Digital Native Students and Digital Immigrant Teachers? Teacher and Student Roles in the New Communication Models Using Moodle

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Can students transfer skills acquired through the communicative use of social networks to virtual learning environments (VLE)? Today’s society is assisting to the spread of new forms of communicative interaction, and the educational context is not alien to these changes. Today, whether by individual interest or student or institutional pressures, it is common to introduce VLEs in university contexts. In the past century the roles of the active agents in the teaching-learning process were clear. That is, it was the teacher who imparted knowledge, managed learning activities, evaluated student progress, managed the classroom environment whereas the students’ job was to passively receive that knowledge, carry out the activities and wait for the teacher’s assessment. However, in the 21st Century, thanks to the expansion of VLEs, it seems that these roles are undergoing some changes.

This research was conducted at the University of Barcelona, in the context of language training for future teachers, and it discusses the changes that have come with the introduction of Moodle, a VLE, to support teaching. The hypothesis is that students, digital natives and users of social networks of communication (such as Facebook, photoblogs, etc.), can transfer their communication skills acquired in these environments to the Moodle platform. Thus, their maturity allows them to take on the roles of manager and content creator. Teachers, who hold this belief, and who are still in the process of digital literacy, assign these roles to students. Furthermore, the teacher status of digital immigrants also prevents them from using all the applications that the platform offers. The data analysis, however, shows that students are immigrants in the use of the possibilities of communication and collaborative learning that the platform offers: on their arrival at the university, they are not ready to take on roles traditionally played by teachers.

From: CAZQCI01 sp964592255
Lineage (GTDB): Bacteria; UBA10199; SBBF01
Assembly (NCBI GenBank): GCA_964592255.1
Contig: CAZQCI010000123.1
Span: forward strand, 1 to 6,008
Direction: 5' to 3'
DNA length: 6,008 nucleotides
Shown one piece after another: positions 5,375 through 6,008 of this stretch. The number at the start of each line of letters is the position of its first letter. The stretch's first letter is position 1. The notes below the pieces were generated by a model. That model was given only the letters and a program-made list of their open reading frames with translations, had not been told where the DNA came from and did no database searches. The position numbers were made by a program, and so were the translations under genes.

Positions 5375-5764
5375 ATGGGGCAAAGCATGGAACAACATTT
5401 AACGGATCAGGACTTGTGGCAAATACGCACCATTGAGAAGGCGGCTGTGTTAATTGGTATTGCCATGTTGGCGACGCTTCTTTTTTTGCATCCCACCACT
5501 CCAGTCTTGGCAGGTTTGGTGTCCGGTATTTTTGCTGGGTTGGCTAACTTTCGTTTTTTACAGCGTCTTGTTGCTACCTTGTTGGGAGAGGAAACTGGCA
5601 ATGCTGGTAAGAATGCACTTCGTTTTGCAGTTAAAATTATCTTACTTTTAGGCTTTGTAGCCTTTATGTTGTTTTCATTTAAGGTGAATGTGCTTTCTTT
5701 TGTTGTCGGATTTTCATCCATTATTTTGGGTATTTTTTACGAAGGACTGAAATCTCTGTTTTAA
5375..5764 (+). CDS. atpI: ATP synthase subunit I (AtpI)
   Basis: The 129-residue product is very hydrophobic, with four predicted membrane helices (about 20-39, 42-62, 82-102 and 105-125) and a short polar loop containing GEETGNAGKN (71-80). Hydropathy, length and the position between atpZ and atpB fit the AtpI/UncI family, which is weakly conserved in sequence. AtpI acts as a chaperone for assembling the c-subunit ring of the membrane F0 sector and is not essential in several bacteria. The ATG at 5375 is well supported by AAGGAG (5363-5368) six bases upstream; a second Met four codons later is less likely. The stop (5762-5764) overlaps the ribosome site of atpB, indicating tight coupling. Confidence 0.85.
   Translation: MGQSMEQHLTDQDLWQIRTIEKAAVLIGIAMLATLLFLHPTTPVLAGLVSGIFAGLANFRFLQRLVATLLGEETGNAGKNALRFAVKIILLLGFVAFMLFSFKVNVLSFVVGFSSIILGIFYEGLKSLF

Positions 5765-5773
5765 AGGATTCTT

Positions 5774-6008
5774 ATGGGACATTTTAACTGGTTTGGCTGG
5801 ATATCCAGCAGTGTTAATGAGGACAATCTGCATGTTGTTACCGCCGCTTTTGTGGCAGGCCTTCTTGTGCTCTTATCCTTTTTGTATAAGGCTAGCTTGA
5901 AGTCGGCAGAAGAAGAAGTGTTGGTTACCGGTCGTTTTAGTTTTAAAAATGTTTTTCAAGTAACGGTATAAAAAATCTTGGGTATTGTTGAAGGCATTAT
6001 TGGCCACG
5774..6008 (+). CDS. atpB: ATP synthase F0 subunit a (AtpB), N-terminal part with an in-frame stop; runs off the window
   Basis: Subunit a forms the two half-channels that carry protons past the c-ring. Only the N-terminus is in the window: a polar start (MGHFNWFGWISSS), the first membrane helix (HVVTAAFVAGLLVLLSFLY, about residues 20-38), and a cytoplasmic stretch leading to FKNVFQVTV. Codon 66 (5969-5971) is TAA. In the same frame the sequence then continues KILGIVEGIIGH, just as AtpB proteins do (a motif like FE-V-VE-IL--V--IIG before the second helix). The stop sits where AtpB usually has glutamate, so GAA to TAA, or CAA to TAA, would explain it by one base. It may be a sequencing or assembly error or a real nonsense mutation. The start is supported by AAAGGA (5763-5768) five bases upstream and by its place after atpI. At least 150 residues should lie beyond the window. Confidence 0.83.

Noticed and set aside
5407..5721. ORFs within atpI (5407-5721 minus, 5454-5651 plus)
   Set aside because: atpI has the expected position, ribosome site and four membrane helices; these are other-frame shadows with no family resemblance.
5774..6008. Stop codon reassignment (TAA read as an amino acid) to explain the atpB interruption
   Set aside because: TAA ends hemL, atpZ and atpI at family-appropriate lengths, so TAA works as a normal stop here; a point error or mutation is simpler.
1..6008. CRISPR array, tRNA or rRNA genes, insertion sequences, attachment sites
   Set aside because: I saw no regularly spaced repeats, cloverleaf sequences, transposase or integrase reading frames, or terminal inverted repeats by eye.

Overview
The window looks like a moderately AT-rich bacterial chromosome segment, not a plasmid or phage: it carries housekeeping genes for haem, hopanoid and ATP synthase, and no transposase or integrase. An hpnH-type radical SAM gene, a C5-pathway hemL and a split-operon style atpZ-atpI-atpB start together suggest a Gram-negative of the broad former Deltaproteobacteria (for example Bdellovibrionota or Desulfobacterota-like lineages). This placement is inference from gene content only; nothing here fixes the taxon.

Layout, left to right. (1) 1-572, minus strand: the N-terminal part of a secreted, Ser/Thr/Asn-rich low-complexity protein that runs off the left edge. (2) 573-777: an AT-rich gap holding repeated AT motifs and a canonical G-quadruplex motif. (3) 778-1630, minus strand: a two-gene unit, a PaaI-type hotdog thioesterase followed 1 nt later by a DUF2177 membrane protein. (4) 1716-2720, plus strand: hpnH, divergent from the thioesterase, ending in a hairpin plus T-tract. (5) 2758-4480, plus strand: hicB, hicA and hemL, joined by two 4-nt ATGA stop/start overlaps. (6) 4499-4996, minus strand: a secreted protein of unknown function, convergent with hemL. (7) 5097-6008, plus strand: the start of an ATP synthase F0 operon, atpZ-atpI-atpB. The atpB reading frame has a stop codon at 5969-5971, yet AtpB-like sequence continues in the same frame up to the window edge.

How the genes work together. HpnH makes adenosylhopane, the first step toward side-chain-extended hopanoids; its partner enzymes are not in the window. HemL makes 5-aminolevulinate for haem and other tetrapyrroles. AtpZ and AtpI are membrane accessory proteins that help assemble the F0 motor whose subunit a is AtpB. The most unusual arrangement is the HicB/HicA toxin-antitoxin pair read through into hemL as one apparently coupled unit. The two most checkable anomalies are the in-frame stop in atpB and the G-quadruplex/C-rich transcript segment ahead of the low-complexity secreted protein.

Keywords: Virtual Learning Environments, University Context, Teacher and Student Roles, Teaching-Learning Spanish
Stream: Technology in Learning; Maths, Science and Technology Learning
Presentation Type: Paper Presentation in English
Paper: A paper has not yet been submitted.

María Ángeles García

University Teacher, Departament de Filologia Hispànica
Facultat de Formació del Professorat, Universitat de Barcelona

Barcelona, Spain

She is a teacher of the Department of Spanish Philology at the University of Barcelona. She teaches Spanish Language for Academic Purposes in the Faculty of Education, and Journalistic writing in the degree programme in Audiovisual Communication Studies. She collaborates in two master degrees on training teachers of Spanish as a foreign language, and she is also an author of Spanish as a Foreign Language materials. Her research focus on two areas: the teaching of Spanish in virtual learning environments and using web 2.0 tools, and Gender Theory (mass media genders, with emphasis on audiovisual and digital genders). She is about to read her doctoral thesis.

Dr. Vicenta González

University Teacher, Departament de Filologia Hispànica
Facutat de Formació del Professorat, Universitat de Barcelona

Barcelona, Spain

Dr. Ramos Carmen

University Teacher, Zentrum für Sprachen
Stellv. Geschäftsführerin/Spanish als Fremdsprach, Universität Würzburg

Würzburg, Germany

Ref: L09P0950